A Canadian court has qualified the nation’s inaugural Bitcoin expert witness, blockchain analysis firm CipherTrace has revealed.
The episode marks the first time a court in the country has formally requested the help of a cryptoeconomy expert for a prosecution and highlights anew how the legal specter of cryptocurrencies have risen in major jurisdictions around the globe.
The qualified witness was CipherTrace chief executive officer Dave Jevans, who was enlisted by Judge Jane Kelly of the Ontario Superior Court of Justice to help analyze the cryptocurrency transactions of defendant Matthew Phan. Phan was arrested in 2015 on charges of dealing drugs and illegally purchasing a firearm via two dark web marketplaces.
Judge Kelly leveraged Jevans’s expertise in an asset forfeiture hearing held this month to decide the fate of 288 bitcoin the Ontario Crown Attorney Asset Forfeiture Unit had seized from Phan four years ago, CipherTrace revealed on March 6th.
A Drug Trafficking Enterprise
At the time of Phan’s arrest, those bitcoin were worth over $80,000 USD. Today, they’re worth over $1 million. The stakes of the forfeiture were even higher during the 2017 bull run, when the seized bitcoin reached an approximate valuation of $7 million.
Jevans was tasked with scrutinizing relevant BTC transactions. The CEO ultimately discerned that Phan had conducted considerable business through two then-popular dark web markets, Evolution and Agora.
“If I knew nothing about the case, other than being presented with the bitcoin addresses that Mr. Phan controlled, my analysis would indicate that this individual was dealing in drugs online,”
Phan had apparently used the markets to facilitate a sprawling drug trafficking enterprise. Investigators who executed a search warrant on his residence uncovered millions of dollars’ worth of MDMA, cocaine, and fentanyl.
The case also highlights how bitcoin use is currently pseudonymous at best and that blockchain investigation companies pulling back that pseudonymity are a surging service in the ever-maturing cryptoverse.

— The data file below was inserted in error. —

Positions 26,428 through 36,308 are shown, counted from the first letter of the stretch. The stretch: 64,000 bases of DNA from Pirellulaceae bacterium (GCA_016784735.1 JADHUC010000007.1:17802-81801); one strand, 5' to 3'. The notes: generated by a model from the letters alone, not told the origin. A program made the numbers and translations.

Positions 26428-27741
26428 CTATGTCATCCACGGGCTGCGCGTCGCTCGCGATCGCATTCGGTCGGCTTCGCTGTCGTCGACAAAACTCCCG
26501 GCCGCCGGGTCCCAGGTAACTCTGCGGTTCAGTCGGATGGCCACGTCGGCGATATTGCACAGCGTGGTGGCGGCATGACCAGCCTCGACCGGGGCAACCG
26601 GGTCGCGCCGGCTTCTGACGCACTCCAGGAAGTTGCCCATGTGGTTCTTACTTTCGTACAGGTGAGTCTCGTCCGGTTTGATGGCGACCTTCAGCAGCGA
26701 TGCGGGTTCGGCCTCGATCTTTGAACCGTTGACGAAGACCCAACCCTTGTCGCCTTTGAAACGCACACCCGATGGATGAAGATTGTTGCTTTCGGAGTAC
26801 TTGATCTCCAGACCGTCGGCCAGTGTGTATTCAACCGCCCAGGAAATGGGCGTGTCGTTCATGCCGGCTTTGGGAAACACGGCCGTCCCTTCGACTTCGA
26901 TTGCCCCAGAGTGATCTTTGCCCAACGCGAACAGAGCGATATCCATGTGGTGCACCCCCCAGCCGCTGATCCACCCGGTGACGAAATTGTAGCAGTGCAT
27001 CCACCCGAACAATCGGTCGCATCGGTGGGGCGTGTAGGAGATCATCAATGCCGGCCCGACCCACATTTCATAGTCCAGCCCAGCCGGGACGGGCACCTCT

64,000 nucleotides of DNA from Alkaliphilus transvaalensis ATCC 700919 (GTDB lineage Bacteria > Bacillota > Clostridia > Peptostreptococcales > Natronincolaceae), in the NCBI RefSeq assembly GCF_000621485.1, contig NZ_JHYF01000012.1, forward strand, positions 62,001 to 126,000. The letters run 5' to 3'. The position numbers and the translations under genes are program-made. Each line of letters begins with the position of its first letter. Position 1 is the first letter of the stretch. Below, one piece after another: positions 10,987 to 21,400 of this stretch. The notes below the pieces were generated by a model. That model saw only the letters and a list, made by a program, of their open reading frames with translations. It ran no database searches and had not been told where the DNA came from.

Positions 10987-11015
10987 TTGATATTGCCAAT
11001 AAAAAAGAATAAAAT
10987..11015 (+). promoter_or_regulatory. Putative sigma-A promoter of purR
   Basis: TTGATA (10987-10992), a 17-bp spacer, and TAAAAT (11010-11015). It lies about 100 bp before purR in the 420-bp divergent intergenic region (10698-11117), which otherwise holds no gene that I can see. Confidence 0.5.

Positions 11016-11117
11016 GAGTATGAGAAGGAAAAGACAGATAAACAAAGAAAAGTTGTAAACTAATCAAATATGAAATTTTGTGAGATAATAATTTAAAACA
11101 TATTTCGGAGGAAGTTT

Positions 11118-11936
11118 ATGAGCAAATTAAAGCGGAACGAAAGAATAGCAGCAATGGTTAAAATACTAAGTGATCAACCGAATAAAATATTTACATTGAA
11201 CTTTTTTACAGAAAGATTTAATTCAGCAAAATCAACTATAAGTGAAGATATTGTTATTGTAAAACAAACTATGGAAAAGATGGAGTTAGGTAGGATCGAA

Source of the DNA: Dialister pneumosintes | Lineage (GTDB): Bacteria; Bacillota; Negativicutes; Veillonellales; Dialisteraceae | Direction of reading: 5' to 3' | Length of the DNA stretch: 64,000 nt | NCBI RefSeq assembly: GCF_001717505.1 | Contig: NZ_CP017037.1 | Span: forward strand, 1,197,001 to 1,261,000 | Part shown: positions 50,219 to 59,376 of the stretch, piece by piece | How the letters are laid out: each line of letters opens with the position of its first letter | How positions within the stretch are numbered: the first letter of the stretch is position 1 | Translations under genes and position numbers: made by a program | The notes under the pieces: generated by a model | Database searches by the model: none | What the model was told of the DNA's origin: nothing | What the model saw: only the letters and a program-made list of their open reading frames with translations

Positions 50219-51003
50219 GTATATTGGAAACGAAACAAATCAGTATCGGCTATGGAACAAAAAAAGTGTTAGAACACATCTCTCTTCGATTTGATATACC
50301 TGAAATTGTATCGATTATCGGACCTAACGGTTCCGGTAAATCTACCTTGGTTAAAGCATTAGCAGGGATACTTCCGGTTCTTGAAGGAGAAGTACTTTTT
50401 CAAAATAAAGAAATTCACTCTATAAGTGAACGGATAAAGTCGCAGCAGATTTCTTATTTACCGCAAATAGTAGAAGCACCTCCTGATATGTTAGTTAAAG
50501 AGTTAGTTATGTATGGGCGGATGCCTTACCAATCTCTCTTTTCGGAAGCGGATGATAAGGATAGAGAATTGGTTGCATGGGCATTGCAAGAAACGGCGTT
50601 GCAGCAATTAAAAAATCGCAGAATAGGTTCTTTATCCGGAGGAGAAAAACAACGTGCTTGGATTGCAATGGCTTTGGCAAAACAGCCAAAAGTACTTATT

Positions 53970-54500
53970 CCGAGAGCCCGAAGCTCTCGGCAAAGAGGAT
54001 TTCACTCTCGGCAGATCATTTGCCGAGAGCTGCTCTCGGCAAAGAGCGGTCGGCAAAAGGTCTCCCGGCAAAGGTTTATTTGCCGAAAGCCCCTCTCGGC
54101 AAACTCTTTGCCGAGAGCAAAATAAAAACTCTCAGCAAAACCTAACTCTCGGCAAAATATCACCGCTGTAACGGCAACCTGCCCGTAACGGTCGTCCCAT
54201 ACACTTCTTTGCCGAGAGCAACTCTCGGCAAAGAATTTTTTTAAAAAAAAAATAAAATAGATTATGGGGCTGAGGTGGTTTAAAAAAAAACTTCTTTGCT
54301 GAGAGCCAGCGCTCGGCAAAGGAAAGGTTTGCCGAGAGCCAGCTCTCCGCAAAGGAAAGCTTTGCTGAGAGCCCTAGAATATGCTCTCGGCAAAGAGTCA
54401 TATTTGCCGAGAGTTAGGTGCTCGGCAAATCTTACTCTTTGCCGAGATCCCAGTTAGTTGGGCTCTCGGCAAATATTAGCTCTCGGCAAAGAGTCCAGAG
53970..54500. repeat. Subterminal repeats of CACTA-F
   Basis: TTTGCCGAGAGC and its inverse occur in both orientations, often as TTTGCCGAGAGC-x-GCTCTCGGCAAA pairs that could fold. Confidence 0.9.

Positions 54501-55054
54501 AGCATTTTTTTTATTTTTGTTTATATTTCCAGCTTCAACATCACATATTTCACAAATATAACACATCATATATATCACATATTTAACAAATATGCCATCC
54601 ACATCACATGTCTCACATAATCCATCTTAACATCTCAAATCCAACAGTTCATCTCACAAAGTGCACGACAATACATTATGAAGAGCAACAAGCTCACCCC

“I would have loved to have access to a tool such as CipherTrace when I originally conducted this investigation in May of 2015,” said Dwayne King, a former detective with the Crown’s Asset Forfeiture Unit. “The report prepared by Dave really was the pivotal piece in the Crown’s case for forfeiture.”
Not the First Time CipherTrace in Recent News
CipherTrace has made headlines a few times this year.
Most recently, the company’s leadership responded to the fallout surrounding Coinbase’s recent acquisition of Neutrino, a blockchain analysis company that had staff ties to controversial software firm Hacking Team. Coinbase later said it was firing the associated employees but caused a separate scandal in saying it bought Neutrino to clamp down on undisclosed blockchain analytics vendors selling Coinbase users’ data.
In the wake of that revelation, CipherTrace CEO Dave Jevans told BREAKERMAG that his company wasn’t one of those offending vendors.
“I’ve definitely met with Coinbase numerous times,” he said. “I can tell you we were definitely not a vendor that was used to sell data to other people. They’ve used a number of different vendors.”
But it hasn’t all been damage control. In brighter news, CipherTrace raised $15 million in an investment round last month that brought in investors like Mike Novogratz’s so-called “crypto bank” Galaxy Digital.
“Our investors have decades of experience investing in proven teams and technology companies in the Internet security and financial technology industries,” Jevans said at the time. “CipherTrace will join the ranks of these successful companies.”
The fundraising comes after leading blockchain analysis firm Chainalysis had raised $30 million in a Series B just a few days prior. The two companies’ rounds, along with Coinbase’s acquisition of Neutrino, suggests that blockchain investigation plays are both in vogue and here to stay.